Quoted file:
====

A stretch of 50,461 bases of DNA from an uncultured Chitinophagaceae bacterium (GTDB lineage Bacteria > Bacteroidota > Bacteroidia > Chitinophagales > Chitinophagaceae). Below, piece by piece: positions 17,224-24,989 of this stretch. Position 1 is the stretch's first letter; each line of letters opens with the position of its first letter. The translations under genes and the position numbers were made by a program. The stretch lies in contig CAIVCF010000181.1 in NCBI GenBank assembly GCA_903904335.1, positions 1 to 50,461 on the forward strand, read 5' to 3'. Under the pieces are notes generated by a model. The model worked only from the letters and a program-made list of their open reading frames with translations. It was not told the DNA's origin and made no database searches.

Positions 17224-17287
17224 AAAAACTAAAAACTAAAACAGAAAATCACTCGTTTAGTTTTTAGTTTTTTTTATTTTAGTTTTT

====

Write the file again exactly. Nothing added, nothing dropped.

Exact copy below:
A stretch of 50,461 bases of DNA from an uncultured Chitinophagaceae bacterium (GTDB lineage Bacteria > Bacteroidota > Bacteroidia > Chitinophagales > Chitinophagaceae). Below, piece by piece: positions 17,224-24,989 of this stretch. Position 1 is the stretch's first letter; each line of letters opens with the position of its first letter. The translations under genes and the position numbers were made by a program. The stretch lies in contig CAIVCF010000181.1 in NCBI GenBank assembly GCA_903904335.1, positions 1 to 50,461 on the forward strand, read 5' to 3'. Under the pieces are notes generated by a model. The model worked only from the letters and a program-made list of their open reading frames with translations. It was not told the DNA's origin and made no database searches.

Positions 17224-17287
17224 AAAAACTAAAAACTAAAACAGAAAATCACTCGTTTAGTTTTTAGTTTTTTTTATTTTAGTTTTT